A 13-member RESTORE Council has been approved by the county commission.
At the Jan. 2 meeting, Director of Administrative Services Alan Pierce proposed a structure for the much debated RESTORE Council that was unanimously approved with some changes.
The board will consist of a nonvoting chairman, to be appointed by the county commission and representatives of the cities of Apalachicola and Carrabelle, the school board, the Tourist Development Council (TDC), the seafood dealers and seafood workers associations, the Realtors Association and one environmental group. In addition, each county district will have one representative appointed by its commissioner.
Pierce said he tried to factor in economic influences when suggesting a structure for the proposed council
The RESTORE Council will vet projects within the county, but under this plan, the county commission has the ultimate say in who receives funding.
The RESTORE Act does not outline a process for what happens after money reaches Florida’s affected counties, but the Florida Association of Counties has suggested the creation of these RESTORE councils to decide where to spend the local funds, a suggestion echoed by U.S. Rep. Steve Southerland during a recent private meeting with some local officials.
Neither Apalachicola nor Carrabelle has named a representative to the council and both held Tuesday night meetings to discuss whether they would choose to participate.
Paul Parker has been chosen to represent the TDC. Newly elected school board member Pam Shiver will represent the schools. Franklin County Seafood Workers Association President Shannon Hartsfield will speak for the association. The Seafood Dealers Association has chosen Lynn Martina as spokesperson. Mr. Rick Watson will represent the realtors’ association.
Pierce said he received four applications to represent an environmental group, including Robin Vroegop, Leslie Cox and Riverkeeper Dan Tonsmeire. Tonsmeire was chosen as the environmental representative at the Jan. 15 meeting of the county commission with Robin Vroegop picked as a nonvoting alternative. At the same meeting Commissioner William Massey announced Carrabelle City commissioner Cal Allen would represent his district on the council. Noah Lockley tapped local activist Carol Barfield for his position.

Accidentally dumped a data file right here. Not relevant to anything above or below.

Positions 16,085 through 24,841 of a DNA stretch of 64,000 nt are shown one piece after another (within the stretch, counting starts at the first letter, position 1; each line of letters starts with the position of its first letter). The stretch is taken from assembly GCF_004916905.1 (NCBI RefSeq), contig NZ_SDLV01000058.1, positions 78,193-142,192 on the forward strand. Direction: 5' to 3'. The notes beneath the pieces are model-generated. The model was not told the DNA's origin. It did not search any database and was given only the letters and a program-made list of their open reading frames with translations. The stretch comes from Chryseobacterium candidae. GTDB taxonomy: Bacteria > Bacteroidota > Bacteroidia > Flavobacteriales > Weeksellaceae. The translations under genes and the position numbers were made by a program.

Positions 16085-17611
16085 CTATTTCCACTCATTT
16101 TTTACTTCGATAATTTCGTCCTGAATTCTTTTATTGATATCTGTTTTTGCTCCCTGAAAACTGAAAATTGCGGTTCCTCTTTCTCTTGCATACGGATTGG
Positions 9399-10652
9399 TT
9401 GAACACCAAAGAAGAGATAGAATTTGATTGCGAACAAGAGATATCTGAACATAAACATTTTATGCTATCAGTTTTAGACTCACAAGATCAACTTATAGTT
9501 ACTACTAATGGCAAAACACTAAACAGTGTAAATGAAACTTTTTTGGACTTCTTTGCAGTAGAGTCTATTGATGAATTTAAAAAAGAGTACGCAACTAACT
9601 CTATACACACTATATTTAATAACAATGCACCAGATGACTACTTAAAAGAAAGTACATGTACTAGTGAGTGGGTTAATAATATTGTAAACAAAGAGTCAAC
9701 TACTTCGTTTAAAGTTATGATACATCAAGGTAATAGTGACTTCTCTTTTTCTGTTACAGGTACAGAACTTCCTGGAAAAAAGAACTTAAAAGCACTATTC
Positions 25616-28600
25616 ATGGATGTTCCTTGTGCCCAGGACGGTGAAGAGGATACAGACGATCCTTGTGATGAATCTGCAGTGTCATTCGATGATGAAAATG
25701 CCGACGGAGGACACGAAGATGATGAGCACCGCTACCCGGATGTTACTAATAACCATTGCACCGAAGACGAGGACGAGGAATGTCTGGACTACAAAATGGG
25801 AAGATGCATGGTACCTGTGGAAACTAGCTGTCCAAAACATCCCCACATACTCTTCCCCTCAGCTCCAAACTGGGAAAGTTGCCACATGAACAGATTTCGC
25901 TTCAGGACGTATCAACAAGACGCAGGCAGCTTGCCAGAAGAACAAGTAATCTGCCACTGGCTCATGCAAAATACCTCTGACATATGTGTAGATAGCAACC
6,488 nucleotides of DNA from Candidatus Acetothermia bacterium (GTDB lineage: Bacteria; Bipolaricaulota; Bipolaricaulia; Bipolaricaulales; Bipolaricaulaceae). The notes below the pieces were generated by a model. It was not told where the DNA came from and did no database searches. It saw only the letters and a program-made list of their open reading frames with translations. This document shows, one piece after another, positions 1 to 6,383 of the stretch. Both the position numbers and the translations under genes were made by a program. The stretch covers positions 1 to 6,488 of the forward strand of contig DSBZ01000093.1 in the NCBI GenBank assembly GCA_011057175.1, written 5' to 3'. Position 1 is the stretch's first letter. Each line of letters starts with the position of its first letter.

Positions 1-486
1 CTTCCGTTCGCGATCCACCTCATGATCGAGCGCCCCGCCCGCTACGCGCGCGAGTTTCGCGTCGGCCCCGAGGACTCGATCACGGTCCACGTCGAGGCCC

During the discussion, Pierce outlined RESTORE Councils appointed in the other seven most impacted counties. Okaloosa, Walton and Bay have not created councils.
Gulf County has the largest RESTORE Council with 15 members. Five were appointed by county commissioners including one commission member and four commission staff members. The TDC, Chamber of Commerce/Economic Development Council (EDC), Gulf Coast State College and the Gulf Coast Workforce Board each have a representative. Wewahitchka and Port St. Joe each have a member and the construction and fishing industries as well as local environmental groups have a seat on the council.
Wakulla has a 13 member council. The county commission, chamber of commerce, TDC, EDC, school board and Tallahassee Community College are represented. Panacea Waterfronts and each of the county’s three unincorporated communities has a seat. There are natural resource and fishing industry representatives and one at large member with a finance background.
Santa Rosa County’s 11 member board has one representative from each of the county’s five districts and one representative from each of the three incorporated cities. The Navarre Beach Chamber of Commerce sits on the board along with the chairman of the county commission and one other county board member.
Escambia County has a seven member council. The City of Pensacola is represented and there are members designated as financial, government experience, environmental, economic development and business leader along with one at large member.